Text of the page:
Don’t let passing on a port of call happen to you

March 24, 2017 by Jean Lee Scherkey, EA
Passport with Denied stamped across it

Just like Punxsutawney Phil and Yogi Bear, your senses are re-awakening from winter’s hibernation, and your toes are tapping to the sounds of impending spring and summer adventures. The sunscreen is packed and you are waiting in line to board that plane, train or boat to take you to that exotic locale when the unimaginable happens. You discover the State Department has revoked your passport, compliments of the IRS!

Contained in the Fixing America’s Surface Transportation (FAST) Act of 2015 is a provision that allows the IRS to request the State Department to revoke a currently active passport, or deny the passport application of a U.S. taxpayer with severely delinquent tax debt. The FAST Act defines a seriously delinquent tax debt as:
 

  • A tax debt which has been assessed, AND
  • That is greater than $50,000 (indexed yearly for inflation), AND
  • Where the IRS has filed a tax lien and the taxpayer’s rights to dispute have been exhausted or lapsed, OR
  • Where a levy has been issued
There are some situations where the IRS should refrain from revoking or denying a passport. If a taxpayer is currently complying with an Installment Agreement, Offer in Compromise (also known as an OIC agreement), has filed a valid and timely Collection Due Process (CDP) hearing or filed for innocent spouse relief, the IRS generally will not request the State Department to revoke or deny the taxpayer’s passport.

Unlike the 90-day grace period the State Department will give to taxpayers applying for a passport so that a resolution with the IRS can be obtained, there is no grace period before the State Department will revoke a currently active passport. Once notified by the IRS, the State Department will immediately revoke a currently active passport. So, what happens if your passport is revoked while traveling outside the U.S.? Per the IRS website, the Secretary of State may place limits on the passport so that the only traveling the taxpayer may do is returning to the United States.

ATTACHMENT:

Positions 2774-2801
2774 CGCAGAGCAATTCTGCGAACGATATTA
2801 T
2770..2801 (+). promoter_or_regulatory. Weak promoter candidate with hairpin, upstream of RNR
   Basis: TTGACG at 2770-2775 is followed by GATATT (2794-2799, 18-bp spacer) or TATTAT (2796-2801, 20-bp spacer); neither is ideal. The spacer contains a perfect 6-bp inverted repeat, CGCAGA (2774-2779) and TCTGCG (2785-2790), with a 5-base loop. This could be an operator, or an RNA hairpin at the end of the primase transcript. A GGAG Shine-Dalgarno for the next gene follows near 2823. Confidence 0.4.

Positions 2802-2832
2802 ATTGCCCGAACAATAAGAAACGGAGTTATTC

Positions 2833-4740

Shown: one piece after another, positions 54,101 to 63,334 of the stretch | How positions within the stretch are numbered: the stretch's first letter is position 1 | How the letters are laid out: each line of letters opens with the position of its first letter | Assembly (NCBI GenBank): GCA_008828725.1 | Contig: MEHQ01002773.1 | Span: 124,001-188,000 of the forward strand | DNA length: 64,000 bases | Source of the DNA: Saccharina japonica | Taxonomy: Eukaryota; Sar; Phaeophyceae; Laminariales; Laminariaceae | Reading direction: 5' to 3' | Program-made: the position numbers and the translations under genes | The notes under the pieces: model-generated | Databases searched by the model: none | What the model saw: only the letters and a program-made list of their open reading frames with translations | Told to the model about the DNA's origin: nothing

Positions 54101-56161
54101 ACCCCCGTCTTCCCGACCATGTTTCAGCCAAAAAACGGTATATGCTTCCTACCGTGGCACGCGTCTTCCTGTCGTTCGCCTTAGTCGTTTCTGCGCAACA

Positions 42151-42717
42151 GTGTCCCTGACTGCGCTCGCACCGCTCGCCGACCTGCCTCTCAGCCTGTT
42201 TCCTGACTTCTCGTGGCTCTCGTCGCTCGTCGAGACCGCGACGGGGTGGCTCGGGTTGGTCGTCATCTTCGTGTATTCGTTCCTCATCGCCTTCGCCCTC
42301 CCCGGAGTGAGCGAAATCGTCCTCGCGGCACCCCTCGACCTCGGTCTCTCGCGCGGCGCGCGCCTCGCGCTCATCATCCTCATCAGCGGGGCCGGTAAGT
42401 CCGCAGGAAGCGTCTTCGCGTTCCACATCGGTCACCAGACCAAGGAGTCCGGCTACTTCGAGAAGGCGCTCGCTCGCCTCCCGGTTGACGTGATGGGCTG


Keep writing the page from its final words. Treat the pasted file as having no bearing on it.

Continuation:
The IRS is required to notify taxpayers in writing if they have notified the State Department of a seriously delinquent tax debt. Generally, the taxpayer will receive a notice called a CP 508C. In the same respect, a taxpayer must receive written notification when their passport revocation is reversed. This reversal will be issued via a notice called a CP 508R. These notices are sent to the taxpayer’s last known current address. This is why it is crucial for taxpayers to notify the IRS when they have a change of address.

There are ways to reverse a denial or revocation. If a taxpayer proves the revocation/denial was issued in error or pays the debt in full, the revocation/denial will be reversed. Also, if a taxpayer enters into an Installment Agreement or OIC with the IRS, files a valid innocent spouse request, timely files a valid CDP hearing request, or if a settlement agreement is entered into with the Justice Department, a passport revocation/denial will be reversed. It is important to keep in mind that just because a taxpayer pays enough of a seriously delinquent tax debt so the amount owed is under $50,000, the taxpayer’s passport will remain revoked until one of the actions previously listed happens. To date, the IRS has not started to notify the State Department. Unless new legislation is approved by Congress and the president, it is just a matter of time before the IRS begins enforcement. Those who have seriously delinquent tax debt and are currently out of the country or plan to travel outside the U.S., should consider taking the steps needed to resolve this situation before it is too late.

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Jean Lee Scherkey, EA
Learning Content Developer

 

Jean Lee Scherkey began her career at TaxAudit in 2015, and her current title is Learning Content Developer. She became an Enrolled Agent in 2005. For several years, Jean owned a successful tax practice that specialized in individual, California and trust taxation, and assisting those impacted by tax identity theft. With over fifteen years of varied experience in the field of taxation, Jean has worked at different private tax firms as a Staff Practitioner, Tax Analyst, and Researcher. Before coming to TaxAudit, she worked over two years for TurboTax as an “Ask the Tax Expert.” In addition to her work in TaxAudit’s Learning and Development Department, Jean is actively involved in the company’s ENGAGE Volunteer Program, which provides opportunities for employees to help and serve the local community.  


 

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This blog does not provide legal, financial, accounting, or tax advice. The content on this blog is “as is” and carries no warranties. TaxAudit does not warrant or guarantee the accuracy, reliability, and completeness of the content of this blog. Content may become out of date as tax laws change. TaxAudit may, but has no obligation to monitor or respond to comments.